Water in concrete is neutral bouyant, and not considered. You use the weight of concrete usually 150 to 155 pcf to determine the object weight, and the weight for the volume of water displaced by the object (water is 62.4 pcf). If the pipe is fully encapsulated and the water is only outside, use the outside diameter of the concrete to determine the cross-sectional area, determine the water level outside the pipe, calculate how much water is displaced by the submerged cross-section of the pipe. This water weight displaced is the bouyant force. Now you calculate the weight of water displaced, based on the volume displaced. Next calculate the weight of the pipe (concrete , inside liner, any fluid inside the pipe all add to the weight). The change in the loading from dry to submerged condition is what needs to be considered. You do not want to go from a positive downward load to a negative downward load, or you could potentially float the pipe if it is great enough to overcome the overburden.

Forget the water outside the pipe. What I am looking for is the buoyancy of a piece of pipe fully encased, to a level 500mm above the top of the pipe, in wet concrete. What is the buoyancy prior to the setting of the concrete?

Ok then cross-sectional area of the pipe (to the depth submerged in concrete) times the unit weight of concrete (standard practice is to use 150 pcf) gives you the bouyant uplifting force.

Actually it is not homogeneous, it is a conglomerate of the components, but they are not homogeneous through out. To determine the water level outside of a pipe you can install piezometers and measure it, or dig a hole and measure it. If you know the depth the pipe is being installed and the depth of the water, you can calculate the submergence depth of the pipe.

In my area, it is approximately 2300 kg/m^{3} or 145 #/cf. To be conservative, use 2400 and 150 respectively. Until the concrete sets, it acts as a fluid with that density. After initial set, the buoyancy is no longer a factor.

Are we discussing the bouyancy of the pipe in water (potential uplift on the pipeline), or the bouyancy of a pipe being cast in wet concrete (temporary construction uplift). Bouyancy in water is a longterm design along with construction consideration, bouyancy during construction is a contractors consideration. Long term bouyancy in water, especially where water table will rise above the pipeline, should be considered in the design of the pipeline, especially gravity pipelines where maintaining the invert elevations are very important to the conveyance of fluids.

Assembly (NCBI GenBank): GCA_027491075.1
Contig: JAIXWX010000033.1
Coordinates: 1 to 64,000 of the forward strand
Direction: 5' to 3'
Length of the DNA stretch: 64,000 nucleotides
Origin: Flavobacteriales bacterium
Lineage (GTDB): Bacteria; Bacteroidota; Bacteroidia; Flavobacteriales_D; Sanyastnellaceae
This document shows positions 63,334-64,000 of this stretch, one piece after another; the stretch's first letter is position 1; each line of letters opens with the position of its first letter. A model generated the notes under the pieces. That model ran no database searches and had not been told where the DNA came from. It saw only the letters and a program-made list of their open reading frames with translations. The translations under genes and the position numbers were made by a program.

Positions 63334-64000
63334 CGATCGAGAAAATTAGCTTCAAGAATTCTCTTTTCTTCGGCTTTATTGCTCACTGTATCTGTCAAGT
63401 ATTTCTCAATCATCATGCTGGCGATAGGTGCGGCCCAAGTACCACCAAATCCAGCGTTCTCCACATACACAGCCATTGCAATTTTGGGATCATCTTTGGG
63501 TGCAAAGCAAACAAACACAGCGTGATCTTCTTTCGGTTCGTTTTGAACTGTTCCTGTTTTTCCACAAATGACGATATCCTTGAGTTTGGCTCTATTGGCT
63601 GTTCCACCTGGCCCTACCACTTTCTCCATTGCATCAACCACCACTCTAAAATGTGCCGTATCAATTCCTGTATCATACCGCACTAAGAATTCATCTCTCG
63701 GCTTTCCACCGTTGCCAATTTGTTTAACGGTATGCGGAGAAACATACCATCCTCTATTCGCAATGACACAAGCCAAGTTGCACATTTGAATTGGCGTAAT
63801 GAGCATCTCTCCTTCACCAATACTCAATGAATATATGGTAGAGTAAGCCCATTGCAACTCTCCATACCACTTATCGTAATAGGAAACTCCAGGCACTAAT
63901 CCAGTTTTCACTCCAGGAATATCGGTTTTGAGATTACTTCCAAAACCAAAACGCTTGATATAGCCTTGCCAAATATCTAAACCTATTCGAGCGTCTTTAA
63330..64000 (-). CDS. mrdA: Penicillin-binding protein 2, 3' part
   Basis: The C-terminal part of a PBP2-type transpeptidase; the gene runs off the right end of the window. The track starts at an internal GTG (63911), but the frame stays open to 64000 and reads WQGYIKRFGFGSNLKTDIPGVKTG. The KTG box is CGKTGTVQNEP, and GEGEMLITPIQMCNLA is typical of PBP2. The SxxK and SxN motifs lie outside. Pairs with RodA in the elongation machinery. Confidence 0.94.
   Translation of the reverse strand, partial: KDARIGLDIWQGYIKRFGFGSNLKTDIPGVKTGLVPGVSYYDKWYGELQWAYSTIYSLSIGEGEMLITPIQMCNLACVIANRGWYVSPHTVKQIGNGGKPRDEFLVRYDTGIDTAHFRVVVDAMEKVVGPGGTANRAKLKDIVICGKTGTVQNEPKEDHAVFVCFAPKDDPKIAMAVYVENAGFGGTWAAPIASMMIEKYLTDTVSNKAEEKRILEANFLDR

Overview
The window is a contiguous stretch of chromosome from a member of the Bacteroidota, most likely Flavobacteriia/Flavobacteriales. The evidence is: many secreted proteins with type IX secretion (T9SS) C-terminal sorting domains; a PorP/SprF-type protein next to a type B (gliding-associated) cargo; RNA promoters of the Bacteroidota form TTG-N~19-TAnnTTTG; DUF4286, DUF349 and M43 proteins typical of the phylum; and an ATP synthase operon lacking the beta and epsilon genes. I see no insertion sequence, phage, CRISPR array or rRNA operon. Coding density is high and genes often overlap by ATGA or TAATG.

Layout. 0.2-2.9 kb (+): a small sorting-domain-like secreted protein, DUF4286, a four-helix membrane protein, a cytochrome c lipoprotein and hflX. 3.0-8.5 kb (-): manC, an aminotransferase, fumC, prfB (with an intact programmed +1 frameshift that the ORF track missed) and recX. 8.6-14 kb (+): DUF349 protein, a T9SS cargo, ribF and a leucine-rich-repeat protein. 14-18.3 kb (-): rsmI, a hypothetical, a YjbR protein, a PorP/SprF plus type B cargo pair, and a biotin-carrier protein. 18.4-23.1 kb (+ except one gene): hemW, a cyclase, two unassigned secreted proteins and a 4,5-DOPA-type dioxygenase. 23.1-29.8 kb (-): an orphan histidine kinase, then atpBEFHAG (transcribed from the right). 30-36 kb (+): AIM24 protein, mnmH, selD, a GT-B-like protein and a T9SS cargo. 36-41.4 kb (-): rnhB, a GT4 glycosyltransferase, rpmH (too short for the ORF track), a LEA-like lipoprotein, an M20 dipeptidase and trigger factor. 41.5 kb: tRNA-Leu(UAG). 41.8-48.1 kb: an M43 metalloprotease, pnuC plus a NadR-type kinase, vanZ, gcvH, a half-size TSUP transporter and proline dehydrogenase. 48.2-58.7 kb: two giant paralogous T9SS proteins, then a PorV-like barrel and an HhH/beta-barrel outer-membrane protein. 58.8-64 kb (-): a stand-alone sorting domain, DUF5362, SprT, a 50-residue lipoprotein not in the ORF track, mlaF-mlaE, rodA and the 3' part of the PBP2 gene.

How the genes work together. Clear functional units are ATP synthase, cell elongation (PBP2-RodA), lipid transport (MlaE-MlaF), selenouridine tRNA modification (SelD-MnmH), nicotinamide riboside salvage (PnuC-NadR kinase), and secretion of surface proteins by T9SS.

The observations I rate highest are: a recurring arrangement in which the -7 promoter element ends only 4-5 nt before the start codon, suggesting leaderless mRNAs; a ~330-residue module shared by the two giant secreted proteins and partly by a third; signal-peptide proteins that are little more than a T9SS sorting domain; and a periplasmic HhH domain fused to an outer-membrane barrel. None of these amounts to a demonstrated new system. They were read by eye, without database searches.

My concern was the buoyancy of pipe cast in wet concrete. Prior to the concrete setting there will be uplift forces acting on the pipe. Buoyancy is calculated as the displacement of the fluid times the density of the fluid. If the fluid is wet concrete what density do you use?

A good stiff mix of concrete is still about 150 pcf. I uncerstand that you are attempting to be accurate and want a precise density, but the mineralogy and porosity of the rock and sand can effect the density as much as the water added in the range of acceptable mix designs (usually 145 to 155 pcf is the range for a standard concrete mix). So it is typical to use 150 pcf, and make sure you have sufficient factors of safety in accordance with the codes. The required factors of safety will be much larger than the variation in the density of the concrete.

Could not say, what is the wall thickness and what is the weight of the fluid inside the pipe when the maximum bouyancy would be encountered. A RCP 54" in diameter could be about 4 to 7 inches thick depending on design loads the pipe has to resist. This thickness makes a big difference in the weight and increases the actual outside diameter by double that wall thickness, such that a 54" pipe might actually be 62" to 68" in diameter with respects to displacement (which can change your increase your displacement by 30% to 60% greater).

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